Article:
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FREEDOM AND DEPENDENCY IN AN ENVIRONMENTAL AGE

  • Andrew Dobson (a1)
Abstract

In this article the implications of our nature as both autonomous and heteronomous beings is discussed. It is suggested that our condition as part-dependent creatures calls for a reconsideration of the nature of both freedom and liberalism, and the work of Alasdair MacIntyre and Jean-Paul Sartre is used to illustrate the natural and historical dimensions of our dependency. The conclusion reached is that neither deep ecological re-enchantment nor full-blooded cornucopianism are possible, and that we need to take our nature as semi-dependent creatures seriously as we seek ways of negotiating our way through our environmental problems.

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1 Kant Immanuel, Foundations of the Metaphysics of Morals (1785), ed. Wolff Robert Paul (Indianapolis, IN, and New York: Bobbs-Merrill, 1969), 3233.

2 Ibid., 50.

3 Ibid., 67.

5 Ibid., 61.

6 Ibid., 63.

7 Ibid., 53.

8 Ibid., 64–65.

9 Ibid., 71; the bracketed insertion is mine.

10 Schneewind Jerome, “The Use of Autonomy in Ethical Theory,” in Heller Agnes et al. , eds., Reconstructing Individualism: Autonomy, Individuality, and the Self in Western Thought (Stanford, CA: Stanford University Press, 1986), 69.

11 Mulhall Stephen, and Swift Adam, Liberals and Communitarians (Oxford: Blackwell, 1992), 117.

12 Thomas Julia A., “The Cage of Nature: Modernity's History in Japan,” History and Theory 40, no. 1 (2001): 1637.

13 Ibid., 17.

14 Ibid., 16.

15 Ibid., 18.

16 Horkheimer Max and Adorno Theodor, Dialectic of Enlightenment (New York: Continuum, 2000), 54.

18 Harding Sandra, The Science Question in Feminism (Ithaca, NY: Cornell University Press, 1986), 171.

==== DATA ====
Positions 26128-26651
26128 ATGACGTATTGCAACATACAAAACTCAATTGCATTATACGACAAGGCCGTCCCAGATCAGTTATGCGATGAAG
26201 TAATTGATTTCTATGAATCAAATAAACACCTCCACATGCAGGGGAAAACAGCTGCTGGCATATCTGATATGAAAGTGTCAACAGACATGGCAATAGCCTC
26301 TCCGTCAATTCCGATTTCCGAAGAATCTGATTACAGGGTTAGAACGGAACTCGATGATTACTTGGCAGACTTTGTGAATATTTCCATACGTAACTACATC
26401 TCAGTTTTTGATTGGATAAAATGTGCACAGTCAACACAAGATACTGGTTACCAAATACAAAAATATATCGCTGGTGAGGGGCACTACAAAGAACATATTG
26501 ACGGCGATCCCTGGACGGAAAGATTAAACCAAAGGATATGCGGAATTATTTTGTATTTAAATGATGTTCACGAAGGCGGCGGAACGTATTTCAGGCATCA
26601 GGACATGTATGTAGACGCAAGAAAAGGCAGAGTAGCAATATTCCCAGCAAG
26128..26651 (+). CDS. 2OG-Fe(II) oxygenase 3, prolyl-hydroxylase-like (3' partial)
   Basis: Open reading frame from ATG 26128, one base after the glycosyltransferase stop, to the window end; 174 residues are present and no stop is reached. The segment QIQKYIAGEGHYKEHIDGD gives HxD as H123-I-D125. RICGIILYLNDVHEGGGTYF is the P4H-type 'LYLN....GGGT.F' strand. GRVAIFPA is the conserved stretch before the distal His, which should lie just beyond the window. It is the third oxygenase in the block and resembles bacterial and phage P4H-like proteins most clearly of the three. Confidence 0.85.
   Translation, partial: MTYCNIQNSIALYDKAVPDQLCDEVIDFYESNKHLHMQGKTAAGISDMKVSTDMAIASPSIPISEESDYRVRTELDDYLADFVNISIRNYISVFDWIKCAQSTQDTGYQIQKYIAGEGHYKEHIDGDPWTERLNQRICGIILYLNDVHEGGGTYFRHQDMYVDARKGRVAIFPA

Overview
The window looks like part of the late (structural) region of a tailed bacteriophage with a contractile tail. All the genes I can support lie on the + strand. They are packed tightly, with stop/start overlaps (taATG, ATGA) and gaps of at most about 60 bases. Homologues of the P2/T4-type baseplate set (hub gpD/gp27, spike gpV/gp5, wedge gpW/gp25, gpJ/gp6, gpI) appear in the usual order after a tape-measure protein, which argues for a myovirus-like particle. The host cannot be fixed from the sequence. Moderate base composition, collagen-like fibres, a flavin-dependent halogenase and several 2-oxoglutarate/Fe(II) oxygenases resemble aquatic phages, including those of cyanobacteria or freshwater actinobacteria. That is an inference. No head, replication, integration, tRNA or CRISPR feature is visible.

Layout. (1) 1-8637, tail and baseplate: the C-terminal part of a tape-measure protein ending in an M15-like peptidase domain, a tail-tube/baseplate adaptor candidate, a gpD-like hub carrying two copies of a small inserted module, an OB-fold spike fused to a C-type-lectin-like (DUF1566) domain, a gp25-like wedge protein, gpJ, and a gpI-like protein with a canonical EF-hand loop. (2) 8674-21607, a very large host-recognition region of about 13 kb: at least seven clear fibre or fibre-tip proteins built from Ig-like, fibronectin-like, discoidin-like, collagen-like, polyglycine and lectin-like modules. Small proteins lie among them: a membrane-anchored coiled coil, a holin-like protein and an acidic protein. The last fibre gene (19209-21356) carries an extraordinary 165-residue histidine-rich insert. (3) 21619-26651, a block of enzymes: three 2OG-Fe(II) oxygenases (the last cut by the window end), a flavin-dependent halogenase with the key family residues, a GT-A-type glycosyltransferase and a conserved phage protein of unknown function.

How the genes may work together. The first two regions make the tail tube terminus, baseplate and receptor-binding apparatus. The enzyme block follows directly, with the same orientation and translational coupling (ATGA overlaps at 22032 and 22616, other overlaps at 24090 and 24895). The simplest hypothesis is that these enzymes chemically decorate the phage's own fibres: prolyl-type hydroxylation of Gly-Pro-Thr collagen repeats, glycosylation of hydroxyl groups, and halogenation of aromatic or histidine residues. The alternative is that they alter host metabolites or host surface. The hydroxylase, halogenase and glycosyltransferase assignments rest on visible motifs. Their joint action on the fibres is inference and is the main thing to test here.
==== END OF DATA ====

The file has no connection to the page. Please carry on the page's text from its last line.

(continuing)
19 Phelan Shane, “Intimate Distance: The Dislocation of Nature in Modernity,” The Western Political Quarterly 45 (June 1992): 385.

20 Hegel Georg, Hegel's Philosophy of Right (New York and London: Oxford University Press, 1967) 90.

22 Plant Raymond, Modern Political Thought (Oxford: Blackwell, 1991), 347.

23 Nancy Chodorow, “Toward a Relational Individualism: The Mediation of Self Through Psychoanalysis,” in Heller et al., eds., Reconstructing Individualism, 197.

24 Ibid., 199 (my emphasis).

25 Zvesper John, Nature and Liberty (London and New York: Routledge, 1993), 116.

26 Benhabib Seyla, “The Generalized and the Concrete Other,” in Kittay Eva Feder and Meyers Diana T., Women and Moral Theory (Totowa, NJ: Rowman and Littlefield, 1987), 166–67.

27 Bhaskar Roy, Philosophy and the Idea of Freedom (Oxford: Blackwell, 1991), 53.

28 MacIntyre Alasdair, Dependent Rational Animals: Why Human Beings Need the Virtues (Chicago: Open Court, 1999), ix.

29 Ibid., 10.

30 Ibid., 4.

31 Ibid., 5.

33 Ibid., 8.

36 Ibid., 81.

37 Ibid., 11 (emphasis in the original).

38 Ibid., 12.

39 Wolcher Louis E., “Nature and Freedom,” The Independent Review 9, no. 2 (2004): 263.

40 Ibid., 264.

42 Ibid., 266.

43 Wolcher is not so naïve as to think that we should never think of nature as resource: “No reasonable person doubts that human beings need natural resources in order to live and prosper.” Ibid., 266.

44 Bhaskar, Philosophy and the Idea of Freedom, 73.

45 Kant, Foundations of the Metaphysics of Morals, 61.

46 Wissenburg Marcel, Green Liberalism: The Free and the Green Society (London: UCL Press, 1998), 33.

48 Zvesper, Nature and Liberty, 4.

49 John Locke, Two Treatises of Government, ed. Laslett Peter (Cambridge: Cambridge University Press, 1988), Second Treatise, section 27.

50 Ibid., section 42.

51 McKibben Bill, The End of Nature (New York, London, Toronto, Sydney, Auckland: Anchor Books, 1999), 5455.

52 Ibid., 46.

53 Locke, Second Treatise, section 33.

54 Ibid., section 49.

55 Ibid., section 31.

56 Ibid., section 46.

57 Ibid., section 47.

58 Ortega y Gasset José, Obras Completas (Madrid: Revista de Occidente, 1957), vol. 4, pp. 321–22.

59 Avineri Shlomo, The Social and Political Thought of Karl Marx (Cambridge: Cambridge University Press, 1968), 70.

60 Ibid., 71.

61 Sartre Jean-Paul, Critique of Dialectical Reason (London: New Left Books, 1976), 90.

62 Ibid., 122.

63 Ibid., 125.

65 Ibid., 180.

66 Ibid., 181.

67 Ibid., 122.

68 Ibid., 137.

69 Ibid., 829.

70 Ibid., 166.

71 Ibid., 184.

72 Ibid., 162.

73 Ibid., 223.

74 Ibid., 226–27.

75 Ibid., 222.

I am deeply indebted to conversations about this topic with Mike Hannis, doctoral candidate at Keele University, UK. His expertise in this area exceeds my own by far, and his doctoral thesis on “Freedom and Sustainability,” due to be submitted in 2010, will be a landmark contribution to the field.

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Social Philosophy and Policy
  • ISSN: 0265-0525
  • EISSN: 1471-6437
  • URL: /core/journals/social-philosophy-and-policy
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